Tulane gets commitment from U-High’s Tre Jackson; Catholic’s Ian Brian headed to Southeastern _lowres

Advocate staff photo by JOHN OUBRE -- Catholic quarterback Ian Brian runs for a touchdown on a keeper as St. Amant's Patrick Wolfe pursues in a game last month.

Ian Brian is no magician, but there are times when it sure looks like he is.

Catholic High football coach Dale Weiner can explain, using last week’s breathtaking 49-48 victory over Brother Martin, to offer a series of examples.

“Ian has improved his game in so many ways since he became the starter last year,” Weiner said. “Our game was on TV last week, and if you go back and watch, you’ll see there were several times he carried out fakes so well it fooled the camera people,”

Brian passed for 259 yards on the night. But when an injury sidelined running back Clyde Edwards-Helaire early in the second half, the senior quarterback picked up the slack in other ways.

He ran for first downs and also gobbled up enough yardage to give the Bears the chance to convert third- and even fourth-down plays.

Can Brian run the Catholic offense efficiently enough to give sixth-seeded Catholic (8-3) the chance to beat No. 2 Evangel Christian Academy (9-2) in Shreveport? A win in the Division I semifinal would send Catholic to a title game for the first time since 1990. The Bears are in the semifinals for the first time since 2009.

Yep, that would be the magic touch. The 6-foot, 185-pound Brian insists there’s no magic. No smoke and mirrors, either.

All there is, according to Brian, is a quarterback and a team working hard and working together.

“In the offseason, I really worked on fundamental things like footwork and the arm slot — knowing where it should be when I throw,” Brian said. “I was actually told I’d be running the ball more.

“I needed to be more athletic and physically stronger. I hit the weight room pretty hard and got on the agility drills I did for strength and speed.”

Learn to run faster is exactly what Brian did. He’s run the 40-yard dash in 4.6 seconds, a time that will likely surprise some, but not Weiner.

“He’s really matured physically and become a true dual threat,” Weiner said of Brian. “A lot of a defenses don’t have to account for the quarterback as a runner.

“You can’t do that with him. He literally saved some drives for us last week. We were in third-and-long, and when the receivers were covered, he picked up enough yardage for a first down, or what he got allowed us to go for it on fourth down. He’s always been athletic, but now he’s got this other gear he shifts into.”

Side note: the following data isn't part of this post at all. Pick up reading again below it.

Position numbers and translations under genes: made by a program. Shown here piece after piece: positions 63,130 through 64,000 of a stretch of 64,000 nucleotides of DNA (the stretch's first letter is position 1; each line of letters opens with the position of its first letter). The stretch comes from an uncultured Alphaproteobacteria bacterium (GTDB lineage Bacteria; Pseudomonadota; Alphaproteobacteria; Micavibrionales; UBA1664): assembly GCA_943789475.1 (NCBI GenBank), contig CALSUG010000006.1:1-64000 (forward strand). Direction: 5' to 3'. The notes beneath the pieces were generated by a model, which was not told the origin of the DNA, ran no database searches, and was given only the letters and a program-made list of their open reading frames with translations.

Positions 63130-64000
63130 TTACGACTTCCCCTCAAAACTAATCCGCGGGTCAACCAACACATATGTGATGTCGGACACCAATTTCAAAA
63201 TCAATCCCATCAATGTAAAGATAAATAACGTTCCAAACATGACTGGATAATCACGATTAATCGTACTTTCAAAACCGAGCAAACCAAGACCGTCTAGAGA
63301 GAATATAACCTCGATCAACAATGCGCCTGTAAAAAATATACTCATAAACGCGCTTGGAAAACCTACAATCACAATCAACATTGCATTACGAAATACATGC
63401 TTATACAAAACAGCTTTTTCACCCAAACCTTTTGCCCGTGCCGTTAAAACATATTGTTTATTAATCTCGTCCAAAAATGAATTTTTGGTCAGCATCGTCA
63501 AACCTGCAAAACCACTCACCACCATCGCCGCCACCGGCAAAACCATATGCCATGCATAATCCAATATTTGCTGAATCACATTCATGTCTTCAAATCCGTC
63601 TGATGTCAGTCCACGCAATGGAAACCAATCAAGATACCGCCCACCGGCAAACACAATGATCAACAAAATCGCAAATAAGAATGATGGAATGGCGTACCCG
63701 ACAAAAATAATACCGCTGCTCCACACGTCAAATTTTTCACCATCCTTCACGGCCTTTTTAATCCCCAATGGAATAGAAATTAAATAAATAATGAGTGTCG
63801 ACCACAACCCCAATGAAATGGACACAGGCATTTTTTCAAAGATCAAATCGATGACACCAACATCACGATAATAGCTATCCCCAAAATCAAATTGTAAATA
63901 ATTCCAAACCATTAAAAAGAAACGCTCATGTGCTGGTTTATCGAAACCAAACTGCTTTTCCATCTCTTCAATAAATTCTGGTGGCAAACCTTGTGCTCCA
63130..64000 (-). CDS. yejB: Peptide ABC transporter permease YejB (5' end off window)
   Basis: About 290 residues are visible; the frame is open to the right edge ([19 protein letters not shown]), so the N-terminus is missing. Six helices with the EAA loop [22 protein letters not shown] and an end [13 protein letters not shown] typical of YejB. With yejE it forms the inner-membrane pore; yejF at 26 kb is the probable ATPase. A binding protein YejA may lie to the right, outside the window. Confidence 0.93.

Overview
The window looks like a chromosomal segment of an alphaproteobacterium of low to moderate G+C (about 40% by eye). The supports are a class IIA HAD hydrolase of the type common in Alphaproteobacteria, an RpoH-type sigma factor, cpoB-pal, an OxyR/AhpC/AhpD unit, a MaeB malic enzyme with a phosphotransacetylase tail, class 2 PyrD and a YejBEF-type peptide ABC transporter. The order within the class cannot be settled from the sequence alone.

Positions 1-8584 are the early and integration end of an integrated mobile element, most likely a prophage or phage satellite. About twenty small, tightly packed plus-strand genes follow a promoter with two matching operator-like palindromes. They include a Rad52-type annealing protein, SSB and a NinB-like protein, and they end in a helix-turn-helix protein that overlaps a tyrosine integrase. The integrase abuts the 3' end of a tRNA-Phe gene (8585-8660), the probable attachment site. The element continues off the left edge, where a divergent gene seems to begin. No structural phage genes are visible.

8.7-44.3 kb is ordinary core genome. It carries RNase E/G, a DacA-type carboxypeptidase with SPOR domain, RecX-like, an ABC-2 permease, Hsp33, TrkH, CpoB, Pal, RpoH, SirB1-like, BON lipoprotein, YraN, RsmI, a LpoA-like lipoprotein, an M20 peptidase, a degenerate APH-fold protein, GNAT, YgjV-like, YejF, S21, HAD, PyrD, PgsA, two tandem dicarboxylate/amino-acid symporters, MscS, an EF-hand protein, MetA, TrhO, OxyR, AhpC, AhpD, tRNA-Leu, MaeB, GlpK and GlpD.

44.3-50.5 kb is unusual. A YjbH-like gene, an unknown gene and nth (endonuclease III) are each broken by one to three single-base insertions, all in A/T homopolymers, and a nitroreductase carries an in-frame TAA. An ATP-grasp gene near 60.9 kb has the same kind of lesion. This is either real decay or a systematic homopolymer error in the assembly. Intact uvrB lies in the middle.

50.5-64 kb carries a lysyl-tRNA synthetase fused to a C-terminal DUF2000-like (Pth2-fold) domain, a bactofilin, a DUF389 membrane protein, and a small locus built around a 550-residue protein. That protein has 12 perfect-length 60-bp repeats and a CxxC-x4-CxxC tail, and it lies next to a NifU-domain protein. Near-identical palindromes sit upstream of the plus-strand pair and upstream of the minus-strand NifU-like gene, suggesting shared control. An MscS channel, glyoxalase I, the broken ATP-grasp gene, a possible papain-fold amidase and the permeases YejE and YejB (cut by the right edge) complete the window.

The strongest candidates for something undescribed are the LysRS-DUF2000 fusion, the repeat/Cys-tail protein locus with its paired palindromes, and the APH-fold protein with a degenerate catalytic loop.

Brian’s run for 430 yards on 44 carries and scored six touchdowns. He’s also has completed 145 of 227 passes for 1,737 yards and 17 TDs with 10 interceptions.

It’s fair to say Brian is the perfect complement to Edwards-Helaire, the junior who took over the lead role in the backfield when former star Derrius Guice moved on to LSU this fall.

Edwards-Helaire has rushed for 1,249 yards and 13 TDs. He also leads the Bears in receiving with 41 catches for 660 yards and five TDs. Brian and another running back, James Berrigan, led the second-half charge against Brother Martin.

The Bears stretched to their limits, but they were comfortable stretching the field to their advantage,

“When coach (Gabe) Fertitta came in and took over our offense last year, he changed some things and spread us out more,” Brian explained. “He wants us to use as much of the field as possible. So we’ll throw screen passes and run to the outside.”

The Bears’ offensive approach will be tested by an aggressive Evangel defense that has both size and speed.

“This is the probably the most athletic-looking defense we’ve seen,” Brian said. “They are very good at confusing offenses because they have so many different looks on defense. I’m going to have to make the right reads. They’re a heavy blitz team, and we need to be aware of that.”

Even though he loves Brian’s physical skills, it’s his mindset Weiner loves the most.

“You have a lot of guys with ability, but the maturation of being able to make the right decisions doesn’t always happen,” Weiner said. “Sometimes there’s so much to comprehend that it winds up being paralysis by analysis.

“Next thing you know, the guy gets hit, or there’s a wrong decision and you lose a bunch of yards. Ian’s decision making is so much better. We trust him to make decisions.”